¶4 On January 10, 2012, K.E.G. and his mother met with Officer Jerry Smidt of the Billings Police Department. K.E.G. waived his rights and provided a statement to Officer Smidt. He admitted to committing acts of vandalism on December 26 and December 27, but stated he did not participate on any other date. According to an affidavit submitted by the Yellowstone County Attorney, K.E.G. admitted that he had "hit two windows with the gun" and "four or five windows with the bat" on the first night and that he had "hit five windows with the BB gun and three with the bat" on the second night.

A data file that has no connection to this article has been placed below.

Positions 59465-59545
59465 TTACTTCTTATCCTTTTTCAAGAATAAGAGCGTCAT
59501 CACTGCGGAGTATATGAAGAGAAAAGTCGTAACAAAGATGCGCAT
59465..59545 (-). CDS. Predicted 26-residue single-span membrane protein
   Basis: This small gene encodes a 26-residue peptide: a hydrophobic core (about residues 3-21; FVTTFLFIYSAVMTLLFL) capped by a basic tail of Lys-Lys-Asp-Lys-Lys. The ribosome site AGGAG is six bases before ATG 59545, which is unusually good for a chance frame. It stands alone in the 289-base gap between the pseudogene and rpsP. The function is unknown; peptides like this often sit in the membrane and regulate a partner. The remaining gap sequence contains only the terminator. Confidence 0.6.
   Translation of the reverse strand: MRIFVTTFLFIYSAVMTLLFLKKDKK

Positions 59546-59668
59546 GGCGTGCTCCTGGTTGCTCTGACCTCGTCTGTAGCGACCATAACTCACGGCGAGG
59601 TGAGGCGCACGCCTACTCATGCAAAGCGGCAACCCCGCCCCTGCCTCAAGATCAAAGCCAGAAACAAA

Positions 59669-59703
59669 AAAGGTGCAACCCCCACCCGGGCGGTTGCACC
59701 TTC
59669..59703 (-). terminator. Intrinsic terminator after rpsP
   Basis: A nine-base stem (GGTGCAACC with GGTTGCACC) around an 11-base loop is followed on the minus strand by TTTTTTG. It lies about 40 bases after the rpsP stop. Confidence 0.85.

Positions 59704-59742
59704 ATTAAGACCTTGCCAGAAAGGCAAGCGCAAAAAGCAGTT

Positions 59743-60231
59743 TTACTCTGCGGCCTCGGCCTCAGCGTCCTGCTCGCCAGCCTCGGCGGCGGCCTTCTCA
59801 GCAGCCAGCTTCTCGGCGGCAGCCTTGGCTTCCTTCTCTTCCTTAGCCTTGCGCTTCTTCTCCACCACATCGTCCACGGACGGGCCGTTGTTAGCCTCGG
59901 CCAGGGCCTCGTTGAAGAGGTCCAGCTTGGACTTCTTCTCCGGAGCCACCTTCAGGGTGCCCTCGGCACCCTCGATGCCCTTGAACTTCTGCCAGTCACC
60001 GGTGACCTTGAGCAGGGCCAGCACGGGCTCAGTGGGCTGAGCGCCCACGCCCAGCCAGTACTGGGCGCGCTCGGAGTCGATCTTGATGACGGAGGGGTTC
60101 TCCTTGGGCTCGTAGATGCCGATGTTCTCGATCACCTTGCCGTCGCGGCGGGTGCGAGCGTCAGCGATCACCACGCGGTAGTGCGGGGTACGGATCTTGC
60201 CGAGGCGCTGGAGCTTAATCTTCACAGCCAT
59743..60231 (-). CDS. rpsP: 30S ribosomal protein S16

¶5 Approximately two weeks later, the county attorney filed a petition alleging that K.E.G. was a delinquent youth for having committed criminal mischief (common scheme), a felony, in violation of §§ 45-6-101 and 45-2-101(8), MCA. Other youths involved in the vandalism similarly were charged. K.E.G. denied the State's allegations at his initial appearance on February 9, 2012. During a change of plea hearing in late March, K.E.G. admitted to having committed criminal mischief, common scheme, as alleged in the State's petition. The youth then detailed the acts of vandalism he committed on December 26 and December 27. The Youth Court accepted K.E.G.'s admission and change of plea.